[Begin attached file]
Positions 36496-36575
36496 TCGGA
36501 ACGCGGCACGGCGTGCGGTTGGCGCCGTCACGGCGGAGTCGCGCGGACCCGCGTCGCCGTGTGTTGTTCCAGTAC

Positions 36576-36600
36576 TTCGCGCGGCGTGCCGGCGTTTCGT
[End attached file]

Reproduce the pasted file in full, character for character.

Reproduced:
Positions 36496-36575
36496 TCGGA
36501 ACGCGGCACGGCGTGCGGTTGGCGCCGTCACGGCGGAGTCGCGCGGACCCGCGTCGCCGTGTGTTGTTCCAGTAC

Positions 36576-36600
36576 TTCGCGCGGCGTGCCGGCGTTTCGT